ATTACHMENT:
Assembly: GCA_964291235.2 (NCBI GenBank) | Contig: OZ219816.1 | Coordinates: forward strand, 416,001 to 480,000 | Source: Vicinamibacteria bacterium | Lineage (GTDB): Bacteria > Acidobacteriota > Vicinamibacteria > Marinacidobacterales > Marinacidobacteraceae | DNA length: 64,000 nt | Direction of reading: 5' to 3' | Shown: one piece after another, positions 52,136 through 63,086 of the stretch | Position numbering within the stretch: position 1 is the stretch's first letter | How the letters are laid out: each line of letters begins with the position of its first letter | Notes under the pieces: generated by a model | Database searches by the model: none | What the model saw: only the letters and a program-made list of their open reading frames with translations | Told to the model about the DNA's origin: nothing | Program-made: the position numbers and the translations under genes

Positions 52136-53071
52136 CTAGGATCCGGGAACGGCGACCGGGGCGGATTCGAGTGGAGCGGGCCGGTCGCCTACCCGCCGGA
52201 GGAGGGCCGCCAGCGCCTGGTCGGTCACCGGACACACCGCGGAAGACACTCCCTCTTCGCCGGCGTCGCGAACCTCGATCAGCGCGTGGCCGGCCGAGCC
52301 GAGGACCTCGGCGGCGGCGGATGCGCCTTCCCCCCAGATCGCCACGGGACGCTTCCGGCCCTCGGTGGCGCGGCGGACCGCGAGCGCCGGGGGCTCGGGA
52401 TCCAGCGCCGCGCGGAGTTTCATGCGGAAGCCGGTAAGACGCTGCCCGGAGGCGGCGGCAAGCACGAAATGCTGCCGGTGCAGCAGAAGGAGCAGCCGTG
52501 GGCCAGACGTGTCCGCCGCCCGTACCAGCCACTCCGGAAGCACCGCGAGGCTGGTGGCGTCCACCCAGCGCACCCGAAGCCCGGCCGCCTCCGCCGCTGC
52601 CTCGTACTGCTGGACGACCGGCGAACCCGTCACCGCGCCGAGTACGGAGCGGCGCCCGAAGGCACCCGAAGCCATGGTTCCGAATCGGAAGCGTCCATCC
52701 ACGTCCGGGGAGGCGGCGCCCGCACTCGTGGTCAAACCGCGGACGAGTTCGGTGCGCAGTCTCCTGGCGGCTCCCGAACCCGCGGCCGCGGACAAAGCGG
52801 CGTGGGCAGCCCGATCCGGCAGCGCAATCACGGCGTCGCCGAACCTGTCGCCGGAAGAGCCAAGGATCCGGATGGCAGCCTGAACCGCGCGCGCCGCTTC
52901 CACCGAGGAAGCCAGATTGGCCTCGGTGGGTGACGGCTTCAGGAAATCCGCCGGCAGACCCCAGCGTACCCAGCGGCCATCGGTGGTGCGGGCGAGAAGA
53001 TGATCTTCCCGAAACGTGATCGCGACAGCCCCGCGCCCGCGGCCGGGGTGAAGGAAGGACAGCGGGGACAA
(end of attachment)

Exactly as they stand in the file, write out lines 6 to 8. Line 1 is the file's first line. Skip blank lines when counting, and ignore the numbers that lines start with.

52401 TCCAGCGCCGCGCGGAGTTTCATGCGGAAGCCGGTAAGACGCTGCCCGGAGGCGGCGGCAAGCACGAAATGCTGCCGGTGCAGCAGAAGGAGCAGCCGTG
52501 GGCCAGACGTGTCCGCCGCCCGTACCAGCCACTCCGGAAGCACCGCGAGGCTGGTGGCGTCCACCCAGCGCACCCGAAGCCCGGCCGCCTCCGCCGCTGC
52601 CTCGTACTGCTGGACGACCGGCGAACCCGTCACCGCGCCGAGTACGGAGCGGCGCCCGAAGGCACCCGAAGCCATGGTTCCGAATCGGAAGCGTCCATCC